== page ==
Lene Lovich at the Stereo Society
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Lene Lovich at the Stereo Society
Lene Lovich In Interview 1999
Lene Lovich was interviewed late 1998 in her kitchen in Norfolk, England by Mike Thorne.
Lene Lovich in interview
Mike Thorne: What are your plans for making another record? It has been ten years since you completed March.
Lene Lovich: Well, I think we’re always making another record, perhaps not physically but certainly in our heads. There are always just too many ideas. There are still so many ideas from the last record that never became realized so they were put in the information bank. I have a cassette player handy by the sink (seems a good place for it to be) and, during the course of the day, I am constantly putting little ideas into it. I have many of these cassettes just waiting to become further developed.
Can you remember what’s on them?
Not entirely, no. But it’s amazing how you just need to remind yourself of what you were doing in that particular period. So, you might think, are the ideas somewhere on this tape or on that tape? Just by playing a few seconds you can usually remember pretty much what is on the rest of the tape.
How small an idea would you record?
Very small. It might just be a sound – (demonstrates sound )– something like that, or something I hear while I’m listening to somebody else’s record. Or a conversation on the radio. Something somebody said. Any kind of small stimulus can generate something interesting.
So you don’t even store that in a musical form, it just could be from anywhere, it just could be a word?
This is the most practical way for me to register my ideas. When I was little, I use to write da, dum, da, de, da, dum, dum, those actual words, on a piece of paper. Then, I looked at them the next day, they didn’t make any sense at all. So it was a great help when cassette players were invented and I’ve really just stuck to that simple method. There isn’t any point to taking it any further because, at the time, I’ve got so many other things on I can’t develop it. But I would always like to remember the ideas.
A classic author’s routine is to wake up in the middle of the night and scribble something on the pad by side of the bed which, traditionally, is often rather strange in the morning. Do you do that with a cassette recorder?
I haven’t got to the point where I have a cassette next to the bed, but, if I feel that strongly about it, I will come downstairs and record it on my cassette by the sink; depends on how strongly I feel about it. If I don’t feel that strongly, I just go back to sleep.
So how many cassettes do you think you have collected in the last nine years?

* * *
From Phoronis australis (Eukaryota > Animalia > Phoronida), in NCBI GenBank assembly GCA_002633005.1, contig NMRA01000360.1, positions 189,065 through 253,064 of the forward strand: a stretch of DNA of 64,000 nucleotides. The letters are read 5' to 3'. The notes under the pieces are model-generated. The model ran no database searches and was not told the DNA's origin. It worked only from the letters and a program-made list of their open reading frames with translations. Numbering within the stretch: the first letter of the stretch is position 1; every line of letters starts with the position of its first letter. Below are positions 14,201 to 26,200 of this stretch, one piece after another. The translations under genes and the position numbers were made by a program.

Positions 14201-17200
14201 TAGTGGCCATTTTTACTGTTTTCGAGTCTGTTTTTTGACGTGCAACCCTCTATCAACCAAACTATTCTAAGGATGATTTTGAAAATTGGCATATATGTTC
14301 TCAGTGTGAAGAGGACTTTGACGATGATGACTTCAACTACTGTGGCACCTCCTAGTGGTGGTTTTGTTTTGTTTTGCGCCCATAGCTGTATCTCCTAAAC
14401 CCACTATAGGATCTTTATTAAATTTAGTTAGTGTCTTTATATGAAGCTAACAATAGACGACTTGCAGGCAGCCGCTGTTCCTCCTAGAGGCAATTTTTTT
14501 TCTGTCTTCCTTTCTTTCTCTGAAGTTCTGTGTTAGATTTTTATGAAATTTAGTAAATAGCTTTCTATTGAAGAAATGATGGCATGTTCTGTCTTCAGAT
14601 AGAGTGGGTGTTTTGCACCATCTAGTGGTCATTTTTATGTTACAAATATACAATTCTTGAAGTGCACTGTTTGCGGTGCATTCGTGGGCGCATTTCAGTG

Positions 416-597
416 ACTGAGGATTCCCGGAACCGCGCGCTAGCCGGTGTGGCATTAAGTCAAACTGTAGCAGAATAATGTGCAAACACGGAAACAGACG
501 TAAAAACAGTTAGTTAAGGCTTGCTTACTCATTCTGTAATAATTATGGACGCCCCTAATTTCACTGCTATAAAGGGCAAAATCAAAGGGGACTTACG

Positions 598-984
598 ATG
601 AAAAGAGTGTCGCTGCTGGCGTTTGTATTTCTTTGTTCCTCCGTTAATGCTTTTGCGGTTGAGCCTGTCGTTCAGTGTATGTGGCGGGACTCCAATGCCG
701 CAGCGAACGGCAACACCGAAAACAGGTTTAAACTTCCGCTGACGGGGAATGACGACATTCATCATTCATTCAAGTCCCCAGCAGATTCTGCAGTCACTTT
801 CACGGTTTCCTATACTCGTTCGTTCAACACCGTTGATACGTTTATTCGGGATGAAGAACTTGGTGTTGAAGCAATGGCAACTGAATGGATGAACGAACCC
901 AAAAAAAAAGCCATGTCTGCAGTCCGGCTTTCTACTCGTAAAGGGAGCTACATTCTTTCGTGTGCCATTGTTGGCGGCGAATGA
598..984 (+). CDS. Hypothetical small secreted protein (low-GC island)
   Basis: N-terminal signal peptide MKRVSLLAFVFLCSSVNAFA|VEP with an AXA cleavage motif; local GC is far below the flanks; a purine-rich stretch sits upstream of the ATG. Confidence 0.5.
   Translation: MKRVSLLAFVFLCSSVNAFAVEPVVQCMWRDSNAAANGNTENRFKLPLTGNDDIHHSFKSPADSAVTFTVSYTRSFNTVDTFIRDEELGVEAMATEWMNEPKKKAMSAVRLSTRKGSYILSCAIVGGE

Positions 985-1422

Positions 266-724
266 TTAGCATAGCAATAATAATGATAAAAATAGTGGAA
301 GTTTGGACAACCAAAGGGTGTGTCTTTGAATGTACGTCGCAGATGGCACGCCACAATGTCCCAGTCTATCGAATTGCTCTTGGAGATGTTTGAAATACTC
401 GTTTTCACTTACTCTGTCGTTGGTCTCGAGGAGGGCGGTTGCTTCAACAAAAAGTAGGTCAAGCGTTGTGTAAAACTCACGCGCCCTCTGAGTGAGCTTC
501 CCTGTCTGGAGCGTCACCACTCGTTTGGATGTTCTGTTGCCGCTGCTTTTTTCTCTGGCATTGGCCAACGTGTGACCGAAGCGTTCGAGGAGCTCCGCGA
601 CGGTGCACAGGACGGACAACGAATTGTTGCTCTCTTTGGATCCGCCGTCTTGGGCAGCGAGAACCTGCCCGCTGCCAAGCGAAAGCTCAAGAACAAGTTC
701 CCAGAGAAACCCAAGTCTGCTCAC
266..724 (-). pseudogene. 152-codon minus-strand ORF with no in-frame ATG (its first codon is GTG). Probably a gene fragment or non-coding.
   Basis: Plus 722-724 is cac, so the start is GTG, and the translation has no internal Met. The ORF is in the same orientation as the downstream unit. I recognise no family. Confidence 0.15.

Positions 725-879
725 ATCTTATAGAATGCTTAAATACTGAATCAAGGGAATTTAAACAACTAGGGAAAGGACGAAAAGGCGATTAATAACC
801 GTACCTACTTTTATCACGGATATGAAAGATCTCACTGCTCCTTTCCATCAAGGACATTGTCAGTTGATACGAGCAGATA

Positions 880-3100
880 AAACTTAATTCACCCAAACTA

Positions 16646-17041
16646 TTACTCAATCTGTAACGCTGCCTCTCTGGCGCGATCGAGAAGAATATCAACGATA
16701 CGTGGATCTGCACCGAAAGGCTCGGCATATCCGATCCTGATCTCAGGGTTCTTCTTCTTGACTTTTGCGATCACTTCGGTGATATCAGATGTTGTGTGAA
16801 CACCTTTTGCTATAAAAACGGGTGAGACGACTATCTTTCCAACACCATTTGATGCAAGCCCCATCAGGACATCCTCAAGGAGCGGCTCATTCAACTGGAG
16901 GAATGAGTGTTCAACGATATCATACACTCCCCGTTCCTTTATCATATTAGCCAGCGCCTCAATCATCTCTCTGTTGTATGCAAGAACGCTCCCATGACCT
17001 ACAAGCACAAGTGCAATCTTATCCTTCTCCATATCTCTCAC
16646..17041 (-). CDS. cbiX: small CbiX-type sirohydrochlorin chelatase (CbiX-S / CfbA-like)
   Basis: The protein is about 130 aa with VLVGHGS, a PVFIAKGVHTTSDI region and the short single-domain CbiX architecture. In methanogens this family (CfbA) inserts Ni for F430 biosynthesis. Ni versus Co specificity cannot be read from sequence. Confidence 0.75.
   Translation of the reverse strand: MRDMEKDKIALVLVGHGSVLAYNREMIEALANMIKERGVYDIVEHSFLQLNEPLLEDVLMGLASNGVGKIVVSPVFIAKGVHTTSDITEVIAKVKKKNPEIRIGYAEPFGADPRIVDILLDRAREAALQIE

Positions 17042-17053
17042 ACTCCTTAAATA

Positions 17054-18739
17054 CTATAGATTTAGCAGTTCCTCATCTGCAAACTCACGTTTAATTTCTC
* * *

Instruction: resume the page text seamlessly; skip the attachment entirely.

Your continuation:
Too many, because once the ideas have been used, I just recycle the tapes. I have still a lot of tapes, though, meaning that I haven’t developed these ideas. So there’s a lot of ideas in waiting to be developed.
Actually developing the ideas is the major part of the task?
I think it is the hardest part because, for me, the raw idea is almost enough. I get very excited about the essence of the idea and I don’t really need all that much more for myself. But, if I want to communicate with the rest of the world, which I do, then I have to put it in a form that makes sense to other people.
The big question, again, is that it has been ten years since March; Why has it taken so long?
Well, I have other priorities, mainly, the family. That’s the top of the list and everything else has to make way for it. I have two children: two girls, and it, by choice, takes up a lot of my time.
Do you find this a major conflict, or do sometimes the family and wanting to make music help each other?
It’s occasionally frustrating, when it seems that it’s been so long since I’ve been able to play with music, and I miss it. So, it can be frustrating, but it does have an extended way of filtering through your life. I mean it doesn’t have to be just me making music or me and Les making music, but we have fun with music all the time with the girls. They throw the music back at me and so we have a world of music which doesn’t get further than the house. It fills some of that need.
At one point in the last nine years, you consciously moved away from music.
At the end of our last tour, we had a release on a small jazz label called Pathfinder, and we did a tour in support of that in America. Although not specifically due to that experience, we felt a sort of culmination of our time in the music business up to then. It started to be less fun and a lot of problems seemed to be overbearing. We were beginning to lose our sense of humor. So, really, it was a conscious decision and not. Circumstances made us feel that way, and there were other things to do. For the first time, I couldn’t see the usual album tour, writing the next album, recording, you know, the usual cycle. I couldn’t see it. There was a space in front of me. So, I did try doing some other things, mainly writing a novel.